In a first aspect of the invention, a method for modeling compensation during registration of a printed circuit board is provided. The method comprises the step of providing a plurality of printed circuit boards with multiple cores which use at least one dielectric layer in between the cores. The method also comprises the step of measuring the movement of least one core of each printed circuit board due to fabrication. And, the method comprises the step of generating a compensation model based on the core movement and based on the at least one dielectric layer.

In a second aspect of the invention, a method for modeling compensation during registration of a printed circuit board is provided. The method comprises the step of providing printed circuit boards with multiple cores with dielectric layers in between the cores, the cores having positions in the printed circuit boards. The method also comprises the step of measuring the movement of the cores due to fabrication of the printed circuit boards. And, the method comprises the step of generating a compensation model based on the core movement and based on the position of the cores in the printed circuit board.

In a third aspect of the invention, a method for modeling compensation during registration of a printed circuit board is provided. The method comprises the step of providing printed circuit boards having at least a first core and a second core, with circuit layouts on at least one side of the first core and on at least one side of the second core. The method also comprises the step of measuring the cores of the printed circuit boards after fabrication in order to measure movement of each core. And, the method comprises the step of generating a compensation model based on the measuring of the cores of the printed circuit boards and based on the circuit layouts on at least one side of the first core and on at least one side of the second core.

In a fourth aspect of the invention, a method for reducing compensation error during processing of a multilayer printed circuit board having multiple cores, circuits on the cores and dielectric layers in between the circuits is provided. The method comprises the step of identifying at least one characteristic of the multilayer printed circuit board selected from the group consisting of position of the core in the multilayer printed circuit board, the dielectric layer, and circuits on adjacent cores. The method also comprises the step of generating at least one compensation factor based on the at least one characteristic from a compensation model. And, the method comprises the step of modifying the circuits based on the at least one compensation factor.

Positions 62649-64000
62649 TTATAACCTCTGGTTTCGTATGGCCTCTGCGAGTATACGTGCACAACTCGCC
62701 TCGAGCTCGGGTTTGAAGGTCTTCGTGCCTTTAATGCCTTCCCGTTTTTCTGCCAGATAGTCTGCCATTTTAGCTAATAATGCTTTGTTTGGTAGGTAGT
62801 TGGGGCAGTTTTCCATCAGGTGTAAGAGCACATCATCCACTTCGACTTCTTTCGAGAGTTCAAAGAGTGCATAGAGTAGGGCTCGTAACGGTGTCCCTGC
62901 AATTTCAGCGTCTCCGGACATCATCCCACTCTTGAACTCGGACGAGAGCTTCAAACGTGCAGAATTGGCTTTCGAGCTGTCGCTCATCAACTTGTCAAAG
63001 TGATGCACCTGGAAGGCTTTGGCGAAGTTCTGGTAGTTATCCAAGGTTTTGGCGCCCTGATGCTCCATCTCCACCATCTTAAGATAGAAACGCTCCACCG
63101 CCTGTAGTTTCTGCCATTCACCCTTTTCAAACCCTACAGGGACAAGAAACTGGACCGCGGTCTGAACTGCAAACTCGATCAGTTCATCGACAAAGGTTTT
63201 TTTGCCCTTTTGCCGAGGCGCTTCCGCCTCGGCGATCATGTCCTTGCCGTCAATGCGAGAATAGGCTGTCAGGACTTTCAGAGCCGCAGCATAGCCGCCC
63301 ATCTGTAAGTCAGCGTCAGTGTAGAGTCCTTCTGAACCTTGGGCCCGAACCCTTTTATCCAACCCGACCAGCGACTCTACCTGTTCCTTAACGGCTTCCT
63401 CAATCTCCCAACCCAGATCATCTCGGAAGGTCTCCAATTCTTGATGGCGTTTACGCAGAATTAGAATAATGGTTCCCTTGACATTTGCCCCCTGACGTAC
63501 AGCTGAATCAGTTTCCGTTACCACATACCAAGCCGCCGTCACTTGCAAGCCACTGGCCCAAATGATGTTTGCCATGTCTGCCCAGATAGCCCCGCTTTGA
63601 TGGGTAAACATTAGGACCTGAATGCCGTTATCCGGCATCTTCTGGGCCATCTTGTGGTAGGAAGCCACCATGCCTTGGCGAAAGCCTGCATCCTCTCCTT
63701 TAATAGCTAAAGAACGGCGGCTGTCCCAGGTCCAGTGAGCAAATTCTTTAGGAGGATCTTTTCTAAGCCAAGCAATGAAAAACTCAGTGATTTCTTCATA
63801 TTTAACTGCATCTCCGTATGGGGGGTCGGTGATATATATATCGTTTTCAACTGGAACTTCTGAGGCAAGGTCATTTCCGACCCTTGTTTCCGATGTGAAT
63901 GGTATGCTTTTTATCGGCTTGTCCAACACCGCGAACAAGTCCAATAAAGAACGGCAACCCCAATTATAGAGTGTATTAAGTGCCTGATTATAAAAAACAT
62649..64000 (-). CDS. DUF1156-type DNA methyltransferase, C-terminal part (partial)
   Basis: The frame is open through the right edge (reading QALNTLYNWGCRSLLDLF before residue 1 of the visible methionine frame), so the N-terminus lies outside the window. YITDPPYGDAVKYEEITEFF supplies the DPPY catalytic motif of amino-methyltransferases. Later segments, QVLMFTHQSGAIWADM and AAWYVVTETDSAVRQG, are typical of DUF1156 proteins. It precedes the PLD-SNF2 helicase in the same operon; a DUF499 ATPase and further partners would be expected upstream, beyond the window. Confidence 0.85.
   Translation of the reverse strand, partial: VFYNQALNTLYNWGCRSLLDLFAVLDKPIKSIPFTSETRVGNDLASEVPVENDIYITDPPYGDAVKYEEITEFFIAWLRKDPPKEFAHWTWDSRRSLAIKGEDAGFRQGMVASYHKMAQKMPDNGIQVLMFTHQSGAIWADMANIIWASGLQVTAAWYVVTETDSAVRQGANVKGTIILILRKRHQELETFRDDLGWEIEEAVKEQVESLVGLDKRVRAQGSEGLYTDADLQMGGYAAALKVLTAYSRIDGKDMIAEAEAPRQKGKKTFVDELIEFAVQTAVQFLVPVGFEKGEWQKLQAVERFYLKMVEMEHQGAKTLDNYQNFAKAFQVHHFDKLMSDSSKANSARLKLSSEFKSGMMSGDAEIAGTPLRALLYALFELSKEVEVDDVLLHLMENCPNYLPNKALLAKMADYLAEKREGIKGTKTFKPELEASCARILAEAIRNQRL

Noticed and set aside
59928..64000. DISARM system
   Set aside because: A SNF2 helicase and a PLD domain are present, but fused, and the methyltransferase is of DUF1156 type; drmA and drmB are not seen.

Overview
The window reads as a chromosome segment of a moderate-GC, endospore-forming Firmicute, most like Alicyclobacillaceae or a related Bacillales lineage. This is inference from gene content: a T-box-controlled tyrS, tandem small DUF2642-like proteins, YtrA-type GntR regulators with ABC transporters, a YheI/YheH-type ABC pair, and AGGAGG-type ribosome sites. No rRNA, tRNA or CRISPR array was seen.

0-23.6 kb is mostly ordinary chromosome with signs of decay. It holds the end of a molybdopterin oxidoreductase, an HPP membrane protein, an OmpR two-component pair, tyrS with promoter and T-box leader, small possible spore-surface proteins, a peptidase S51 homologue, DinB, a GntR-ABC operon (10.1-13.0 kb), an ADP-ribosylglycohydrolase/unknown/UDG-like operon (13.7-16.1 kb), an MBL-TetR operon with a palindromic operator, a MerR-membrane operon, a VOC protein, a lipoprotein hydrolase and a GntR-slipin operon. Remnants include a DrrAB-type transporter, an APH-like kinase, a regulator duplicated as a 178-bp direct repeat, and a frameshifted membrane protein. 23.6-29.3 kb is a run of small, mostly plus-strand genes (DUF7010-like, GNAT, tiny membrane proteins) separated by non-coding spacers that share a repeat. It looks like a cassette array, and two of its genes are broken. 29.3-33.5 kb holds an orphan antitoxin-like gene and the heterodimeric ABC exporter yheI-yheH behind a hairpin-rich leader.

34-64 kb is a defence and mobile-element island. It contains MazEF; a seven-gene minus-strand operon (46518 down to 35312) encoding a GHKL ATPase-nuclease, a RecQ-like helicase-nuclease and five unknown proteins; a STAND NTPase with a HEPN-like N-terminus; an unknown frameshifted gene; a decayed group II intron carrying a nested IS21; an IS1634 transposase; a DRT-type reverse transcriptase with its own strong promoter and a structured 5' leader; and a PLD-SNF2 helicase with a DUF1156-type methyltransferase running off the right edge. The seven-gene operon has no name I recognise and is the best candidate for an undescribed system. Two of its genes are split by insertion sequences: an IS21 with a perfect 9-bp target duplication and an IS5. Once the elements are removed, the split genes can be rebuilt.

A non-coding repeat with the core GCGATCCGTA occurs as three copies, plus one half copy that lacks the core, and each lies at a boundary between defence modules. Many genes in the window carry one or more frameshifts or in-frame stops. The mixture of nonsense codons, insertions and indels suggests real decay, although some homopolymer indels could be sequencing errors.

In a fifth aspect of the invention, a simulator for determining compensation error in a multilayer printed circuit board having at least one dielectric layer, multiple cores, circuit configurations on the multiple cores is provided. The simulator comprises a processor and a memory device electrically connected to the processor, the memory device including a matrix of compensation error data comprising X and Y error measurements based on at least one characteristic of the multilayer printed circuit board selected from the group consisting of the at least one dielectric layer, position of the core in the stack, the circuit configurations on the multiple cores, assembly of the multilayer printed circuit board, and interaction between the core and the dielectric layer.

In a sixth aspect of the invention, a method of simulating errors during registration of a printed circuit board is provided. The method comprises the step of compiling at least a plurality of points on a layer in the multilayer printed circuit board. The method also comprises the step of modifying the position of the plurality of points based on an offset model, an angle model, a compensation model and a random noise model in order to created a modified position of the plurality of points. And, the method comprises the step of outputting a comparison of the position of the plurality of points with the modified position of the plurality of points.